We hold that defendant MCLLC’s contacts with North Carolina are sufficient to support the exercise of personal jurisdiction over it by the courts of this State. While mere ownership of property in North Carolina is not sufficient to establish the necessary minimum contacts, Eways, supra, MCLLC leases this property and thus derives income from it. In doing so, MCLLC avails itself to a greater degree of the benefits and protections of the laws of this State. Moreover, MCLLC has obtained authority to do business in North Carolina and maintains a registered agent here pursuant to G.S. § 57C-7-07. Although MCLLC does not have a high quantity of contacts with this State, the quality of those contacts, its ownership and leasing of real property are “continuous and systematic.” Fraser, supra. Furthermore, North Carolina has an interest in adjudicating a case which involves one of its residents (plaintiff Newton) and which allegedly arose from a contract to locate property in the State. See Tom Togs, Inc. at 367, 348 S.E.2d at 787. In terms of convenience to the parties, plaintiffs do not appear to have engaged in “forum-shopping,” having filed suit in the state in which they allegedly performed services for defendants. Dillon at 679, 231 S.E.2d at 632. *619Furthermore, it stands to reason that at least some evidence and witnesses related to their allegations are located in North Carolina. See Tom Togs, Inc., supra; Murphy v. Glafenhein, 110 N.C. App. 830, 836, 431 S.E.2d 241, 245, disc. review denied, 335 N.C. 176, 436 S.E.2d 382 (1993) (indicating significance of location of witnesses and evidence in forum state to due process inquiry). For defendant MCLLC, after having purposely availed itself of the protection of the laws of North Carolina, being haled into court here cannot be considered overly burdensome. See Murphy, supra; Dillon, supra. Thus, we hold the exercise of personal jurisdiction over defendant MCLLC was proper and its motion to dismiss for lack of personal jurisdiction was properly denied.

[2] Plaintiffs contend that G.S. § l-75.4(5)(a) applies to confer personal jurisdiction over defendant MAC. The statute permits personal jurisdiction in an action which:

a. Arises out of a promise, made anywhere to the plaintiff or to some third party for the plaintiffs benefit, by the defendant to perform services within this State or to pay for services to be performed in this State by the plaintiff;....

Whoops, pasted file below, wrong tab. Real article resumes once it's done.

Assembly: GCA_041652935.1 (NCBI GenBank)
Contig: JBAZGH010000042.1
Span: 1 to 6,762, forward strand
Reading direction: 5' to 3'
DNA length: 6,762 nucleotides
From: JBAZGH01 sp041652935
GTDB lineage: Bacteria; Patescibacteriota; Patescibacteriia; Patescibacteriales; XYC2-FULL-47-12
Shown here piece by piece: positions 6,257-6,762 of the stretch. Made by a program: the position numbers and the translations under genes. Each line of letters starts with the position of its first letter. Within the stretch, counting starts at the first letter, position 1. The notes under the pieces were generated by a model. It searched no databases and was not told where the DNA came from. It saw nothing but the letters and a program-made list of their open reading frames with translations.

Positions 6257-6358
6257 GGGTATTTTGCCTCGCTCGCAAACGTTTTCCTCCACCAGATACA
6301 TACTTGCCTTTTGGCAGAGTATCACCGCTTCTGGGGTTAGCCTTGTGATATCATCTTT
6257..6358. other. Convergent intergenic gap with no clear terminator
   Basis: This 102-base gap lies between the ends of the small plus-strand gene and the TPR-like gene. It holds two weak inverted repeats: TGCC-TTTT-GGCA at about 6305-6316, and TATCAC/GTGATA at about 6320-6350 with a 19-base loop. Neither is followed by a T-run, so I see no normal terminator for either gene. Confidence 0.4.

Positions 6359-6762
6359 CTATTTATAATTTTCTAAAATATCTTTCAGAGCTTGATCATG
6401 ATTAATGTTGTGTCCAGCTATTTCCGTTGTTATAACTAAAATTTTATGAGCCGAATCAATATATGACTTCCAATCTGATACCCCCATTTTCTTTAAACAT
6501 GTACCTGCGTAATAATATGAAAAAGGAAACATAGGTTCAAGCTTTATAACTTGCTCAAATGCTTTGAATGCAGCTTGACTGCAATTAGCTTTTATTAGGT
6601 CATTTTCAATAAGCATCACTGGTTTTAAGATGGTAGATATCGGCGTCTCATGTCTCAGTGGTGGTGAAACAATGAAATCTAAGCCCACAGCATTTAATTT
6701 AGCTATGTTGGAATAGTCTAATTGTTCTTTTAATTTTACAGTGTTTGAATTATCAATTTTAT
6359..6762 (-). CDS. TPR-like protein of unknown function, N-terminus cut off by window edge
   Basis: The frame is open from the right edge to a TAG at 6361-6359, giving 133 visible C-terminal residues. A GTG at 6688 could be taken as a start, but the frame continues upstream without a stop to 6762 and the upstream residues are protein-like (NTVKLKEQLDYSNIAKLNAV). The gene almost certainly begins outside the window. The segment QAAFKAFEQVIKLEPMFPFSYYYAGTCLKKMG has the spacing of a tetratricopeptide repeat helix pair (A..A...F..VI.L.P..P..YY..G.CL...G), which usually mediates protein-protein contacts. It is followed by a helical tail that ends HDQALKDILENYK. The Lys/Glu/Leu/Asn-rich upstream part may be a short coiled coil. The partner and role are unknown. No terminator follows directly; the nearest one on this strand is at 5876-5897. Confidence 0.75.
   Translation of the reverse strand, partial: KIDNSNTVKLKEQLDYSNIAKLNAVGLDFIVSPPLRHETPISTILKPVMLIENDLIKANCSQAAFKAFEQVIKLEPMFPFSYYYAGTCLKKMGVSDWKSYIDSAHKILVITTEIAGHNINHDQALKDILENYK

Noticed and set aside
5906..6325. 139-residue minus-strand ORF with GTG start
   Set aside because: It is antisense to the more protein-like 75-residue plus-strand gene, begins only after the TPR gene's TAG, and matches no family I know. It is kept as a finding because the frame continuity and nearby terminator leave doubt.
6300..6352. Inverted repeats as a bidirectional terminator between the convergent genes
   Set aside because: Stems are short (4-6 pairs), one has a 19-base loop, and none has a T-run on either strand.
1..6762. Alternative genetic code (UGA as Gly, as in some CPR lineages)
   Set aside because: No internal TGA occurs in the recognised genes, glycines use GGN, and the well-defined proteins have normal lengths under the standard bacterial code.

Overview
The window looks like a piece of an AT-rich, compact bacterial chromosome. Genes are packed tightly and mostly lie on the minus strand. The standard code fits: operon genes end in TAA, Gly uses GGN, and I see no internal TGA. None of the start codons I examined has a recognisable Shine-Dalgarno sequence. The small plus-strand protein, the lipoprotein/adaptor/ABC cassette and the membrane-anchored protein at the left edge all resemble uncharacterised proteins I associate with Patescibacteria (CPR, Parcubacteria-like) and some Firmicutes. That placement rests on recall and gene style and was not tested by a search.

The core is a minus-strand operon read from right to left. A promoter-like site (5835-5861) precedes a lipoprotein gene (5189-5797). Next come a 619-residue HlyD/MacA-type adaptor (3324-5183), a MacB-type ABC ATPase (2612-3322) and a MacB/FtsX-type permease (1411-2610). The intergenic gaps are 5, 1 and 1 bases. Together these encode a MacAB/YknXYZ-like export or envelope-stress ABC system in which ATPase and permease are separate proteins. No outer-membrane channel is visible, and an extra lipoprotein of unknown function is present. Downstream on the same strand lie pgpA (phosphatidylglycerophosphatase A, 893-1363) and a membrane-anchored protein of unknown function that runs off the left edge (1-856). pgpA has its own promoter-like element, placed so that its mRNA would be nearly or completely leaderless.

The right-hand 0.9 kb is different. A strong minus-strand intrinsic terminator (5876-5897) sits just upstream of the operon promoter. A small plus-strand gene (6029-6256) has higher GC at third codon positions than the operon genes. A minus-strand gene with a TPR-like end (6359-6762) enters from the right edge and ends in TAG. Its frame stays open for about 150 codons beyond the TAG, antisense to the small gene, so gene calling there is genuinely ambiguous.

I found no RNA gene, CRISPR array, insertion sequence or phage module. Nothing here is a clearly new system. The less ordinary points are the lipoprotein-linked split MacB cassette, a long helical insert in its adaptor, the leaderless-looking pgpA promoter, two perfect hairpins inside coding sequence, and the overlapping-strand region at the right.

Plaintiffs alleged defendant MAC “engaged” plaintiff Bruggeman to procure real estate in North Carolina and other states for investment purposes. For the reasons stated above, because defendants deny this allegation by means of Mr. Benjamin’s affidavit and plaintiffs made no attempt to support the allegation with affidavits or otherwise, we hold it insufficient to establish a prima facie showing of long-arm jurisdiction under G.S. § l-75.4(5)(a), thus obviating the necessity for a related due process inquiry. See Cherry, supra.

Plaintiffs also alleged that MAC and MCLLC had merged, and that MCLLC had obtained the benefit of MAC’S contract with plaintiffs. This allegation was refuted by Mr. Benjamin’s affidavit that “MAC and MCLLC are not parent and subsidiary one to the other, and neither has merged into the other, or been acquired by the other.” Again, plaintiffs have not come forward with any evidence refuting the affidavit and supporting their allegations. There being no evidence of a legal relationship between MAC and MCLLC, plaintiffs may not rely upon MCLLC’s activities within this State to establish the requisite minimum contacts by MAC. See Cherry, supra. Thus, we must hold that plaintiffs have failed to establish grounds for an assertion of personal jurisdiction over MAC and we reverse the order denying MAC’S motion to dismiss for lack of personal jurisdiction.

*620We have noted defendants’ arguments with respect to the illegality of the alleged contract which underlies this action due to plaintiff Bruggeman’s failure to hold a North Carolina real estate license as required by G.S. § 93A-1. Because this argument is more properly directed to the merits of plaintiffs’ claims, rather than the issue of personal jurisdiction, we decline to address the issue at this time.

The order denying MCLLC’s motion to dismiss for lack of personal jurisdiction is affirmed; the order denying MAC’S motion to dismiss for lack of personal jurisdiction is reversed.

Affirmed in part, reversed in part.

Judges WYNN and HUNTER concur.